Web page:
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--> future, particularly in light of the additional genetic information that will become available as a result of advances such as those associated with the human genome project. Already, evidence exists to support claims that individuals experience discrimination by employers, insurers, and others based on the existence of genetic predispositions to particular ailments rather than on manifestations of such ailments.34 Furthermore, even if individuals are not necessarily subject to economic discrimination as the result of such information, they may well wish to limit the dissemination or availability of information that might be embarrassing (e.g., a history of sexually transmitted diseases, treatment for depression, or a familial history of alcoholism). Legislative Initiatives In an attempt to improve protections for health information, a number of bills were introduced in the 104th Congress to address the use and disclosure of health information and to establish civil and criminal penalties for misuse of such information. These included the Medical Records Confidentiality Act of 1995 (S. 1360), Fair Health Information Practices Act of 1995 (H.R. 435), Medical Privacy in the Age of New Technologies Act of 1996 (H.R. 3482), and Health Insurance Portability and Accountability (HIPA) Act of 1996 (H.R. 3103). The Fair Information Practices Act was reintroduced into the 105th Congress in January 1997. Of these, only HIPA has been signed into law. HIPA contains several provisions regarding health data standards and health information privacy. The purposes of these provisions are (1) to improve the efficiency and effectiveness of the health care delivery system by standardizing the electronic exchange of administrative and financial data and (2) to protect the confidentiality and security of transmitted health information. Under HIPA, the Secretary of Health and Human Services is required to adopt standards by February 1998 providing for a unique health identifier for each individual, employer, health plan, and health care provider for use in the health care system. The Secretary is also required to adopt security standards that take into account (1) the technical capabilities of record systems used to maintain health information; (2) the costs of security measures; (3) the need for training persons who have access to health information; (4) the value of audit trails in computerized record systems; 34 Billings, Paul R., Mel A. Kohn, Margaret de Cuevas, Jonathan Beckwith, Joseph S. Alper, and Marvin R. Natowicz. 1992. "Discrimination as a Consequence of Genetic Testing," American Journal of Human Genetics 50:476-482.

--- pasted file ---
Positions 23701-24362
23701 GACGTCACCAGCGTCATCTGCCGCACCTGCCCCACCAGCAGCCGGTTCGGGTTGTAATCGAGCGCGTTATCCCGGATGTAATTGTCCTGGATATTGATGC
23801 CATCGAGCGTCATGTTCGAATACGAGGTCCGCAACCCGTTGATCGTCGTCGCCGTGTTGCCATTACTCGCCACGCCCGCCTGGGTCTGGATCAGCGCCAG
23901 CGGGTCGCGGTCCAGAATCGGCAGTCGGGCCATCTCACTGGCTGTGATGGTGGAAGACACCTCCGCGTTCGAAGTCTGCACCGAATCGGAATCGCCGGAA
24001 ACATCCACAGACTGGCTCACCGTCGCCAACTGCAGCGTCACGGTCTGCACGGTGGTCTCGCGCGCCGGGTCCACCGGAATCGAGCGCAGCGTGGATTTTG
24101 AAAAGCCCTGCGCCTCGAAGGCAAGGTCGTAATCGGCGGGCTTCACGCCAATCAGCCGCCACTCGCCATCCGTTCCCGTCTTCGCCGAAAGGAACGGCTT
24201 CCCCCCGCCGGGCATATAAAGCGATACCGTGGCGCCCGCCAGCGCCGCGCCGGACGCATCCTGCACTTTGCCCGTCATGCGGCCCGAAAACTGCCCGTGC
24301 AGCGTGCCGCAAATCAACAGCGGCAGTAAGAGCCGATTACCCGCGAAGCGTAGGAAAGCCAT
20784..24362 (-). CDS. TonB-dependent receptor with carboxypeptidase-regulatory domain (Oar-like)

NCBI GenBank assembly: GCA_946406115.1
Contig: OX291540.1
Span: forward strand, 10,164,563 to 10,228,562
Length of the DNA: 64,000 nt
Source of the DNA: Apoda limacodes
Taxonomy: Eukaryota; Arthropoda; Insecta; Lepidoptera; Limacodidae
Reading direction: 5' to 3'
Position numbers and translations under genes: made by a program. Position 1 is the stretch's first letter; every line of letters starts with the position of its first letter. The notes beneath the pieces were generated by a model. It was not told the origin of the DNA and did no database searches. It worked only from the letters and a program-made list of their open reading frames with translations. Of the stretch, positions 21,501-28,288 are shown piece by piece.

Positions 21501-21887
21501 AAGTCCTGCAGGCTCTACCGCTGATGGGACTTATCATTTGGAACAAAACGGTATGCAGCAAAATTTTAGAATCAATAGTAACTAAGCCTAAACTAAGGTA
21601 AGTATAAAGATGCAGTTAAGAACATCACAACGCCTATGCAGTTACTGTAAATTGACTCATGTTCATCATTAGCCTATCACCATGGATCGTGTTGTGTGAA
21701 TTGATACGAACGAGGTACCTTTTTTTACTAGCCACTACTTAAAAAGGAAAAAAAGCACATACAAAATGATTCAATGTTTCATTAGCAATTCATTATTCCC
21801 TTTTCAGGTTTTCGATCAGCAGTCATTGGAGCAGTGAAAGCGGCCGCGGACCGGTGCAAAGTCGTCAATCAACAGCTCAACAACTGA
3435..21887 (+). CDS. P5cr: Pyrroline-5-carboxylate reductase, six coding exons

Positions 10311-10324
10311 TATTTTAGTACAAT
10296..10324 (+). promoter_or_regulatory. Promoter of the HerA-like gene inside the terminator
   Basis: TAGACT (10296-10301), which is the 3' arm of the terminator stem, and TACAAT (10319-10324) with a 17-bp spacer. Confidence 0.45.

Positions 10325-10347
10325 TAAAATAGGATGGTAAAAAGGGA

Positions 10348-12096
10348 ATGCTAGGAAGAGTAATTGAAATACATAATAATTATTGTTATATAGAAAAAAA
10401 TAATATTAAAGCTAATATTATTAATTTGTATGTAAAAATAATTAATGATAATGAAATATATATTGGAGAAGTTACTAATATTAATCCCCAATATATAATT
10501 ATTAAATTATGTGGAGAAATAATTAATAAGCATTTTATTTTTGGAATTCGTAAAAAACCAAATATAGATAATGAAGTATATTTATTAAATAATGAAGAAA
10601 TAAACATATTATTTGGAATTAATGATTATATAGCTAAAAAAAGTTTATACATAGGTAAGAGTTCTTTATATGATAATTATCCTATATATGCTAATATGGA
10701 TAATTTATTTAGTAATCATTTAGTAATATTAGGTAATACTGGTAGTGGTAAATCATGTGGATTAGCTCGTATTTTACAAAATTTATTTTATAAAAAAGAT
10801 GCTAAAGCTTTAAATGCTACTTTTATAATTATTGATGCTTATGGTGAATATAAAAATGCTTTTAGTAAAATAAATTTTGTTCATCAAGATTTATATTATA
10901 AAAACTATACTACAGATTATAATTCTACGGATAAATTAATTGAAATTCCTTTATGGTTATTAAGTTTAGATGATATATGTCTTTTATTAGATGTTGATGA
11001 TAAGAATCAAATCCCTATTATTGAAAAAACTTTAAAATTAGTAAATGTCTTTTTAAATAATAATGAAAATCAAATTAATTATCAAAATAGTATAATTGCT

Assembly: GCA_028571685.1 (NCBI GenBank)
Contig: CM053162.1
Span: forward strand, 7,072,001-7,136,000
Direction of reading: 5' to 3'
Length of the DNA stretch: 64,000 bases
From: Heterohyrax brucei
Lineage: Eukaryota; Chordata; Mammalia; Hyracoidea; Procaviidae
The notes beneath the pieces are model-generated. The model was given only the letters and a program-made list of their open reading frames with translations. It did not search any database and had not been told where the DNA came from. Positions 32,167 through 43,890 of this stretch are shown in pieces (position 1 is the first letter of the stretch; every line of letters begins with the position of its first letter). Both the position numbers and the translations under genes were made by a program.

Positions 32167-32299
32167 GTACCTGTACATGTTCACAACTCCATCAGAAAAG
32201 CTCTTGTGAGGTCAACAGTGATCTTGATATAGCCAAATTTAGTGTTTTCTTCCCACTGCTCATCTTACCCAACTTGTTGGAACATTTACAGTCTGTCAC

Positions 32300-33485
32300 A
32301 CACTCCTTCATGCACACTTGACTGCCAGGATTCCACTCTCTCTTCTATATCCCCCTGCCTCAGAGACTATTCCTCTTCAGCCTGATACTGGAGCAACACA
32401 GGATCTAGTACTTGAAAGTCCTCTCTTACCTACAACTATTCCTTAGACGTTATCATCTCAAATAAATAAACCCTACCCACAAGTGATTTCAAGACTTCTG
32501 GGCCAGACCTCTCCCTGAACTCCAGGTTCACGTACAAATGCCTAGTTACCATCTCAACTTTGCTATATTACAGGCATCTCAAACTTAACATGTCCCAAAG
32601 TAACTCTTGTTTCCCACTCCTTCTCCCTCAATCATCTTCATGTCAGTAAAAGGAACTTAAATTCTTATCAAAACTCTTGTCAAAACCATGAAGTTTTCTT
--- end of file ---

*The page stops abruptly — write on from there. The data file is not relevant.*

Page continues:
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--> and (5) the needs and capabilities of small health care providers and rural health care providers. HIPA requires that each person who maintains or transmits health information shall maintain reasonable and appropriate administrative, technical, and physical safeguards to ensure the integrity and confidentiality of the information; to protect against any reasonably anticipated threats or hazards to the security or integrity of the information and unauthorized uses or disclosures of the information; and to ensure that a health care clearinghouse, if it is part of a larger organization, has policies and security procedures that isolate its activities with respect to processing information in a manner that prevents unauthorized access to such information. By August 1997, the Secretary is required to submit to Congress detailed recommendations on standards with respect to the privacy of individually identifiable health information. These recommendations must address the rights that should be guaranteed to an individual who is a subject of patient-identifiable health information, the procedures that should be established for the exercise of such rights, and the uses and disclosures that should be authorized or required. HIPA contains penalties ranging from $50,000 to $250,000 and 1 to 10 years in jail for wrongful disclosure of individually identifiable health information. If legislation is not enacted by August 1997, the Secretary is required to promulgate final regulations containing such standards not later than 6 months after that date. In carrying out this section, the Secretary must consult with the National Committee on Vital and Health Statistics and the Attorney General. The Health Insurance Portability and Accountability Act represents an important first step in better protection of health information. By mandating the promulgation of standards and regulations for security and privacy, the act begins to fill the void in existing legislation for protecting health information. It remains to be seen, however, how the act will be implemented and whether its standards and regulations will be enforced firmly. Without strong measures and ways of ensuring that they are implemented, patient health information may continue to remain vulnerable to potential misuse.
Representative terms from entire chapter: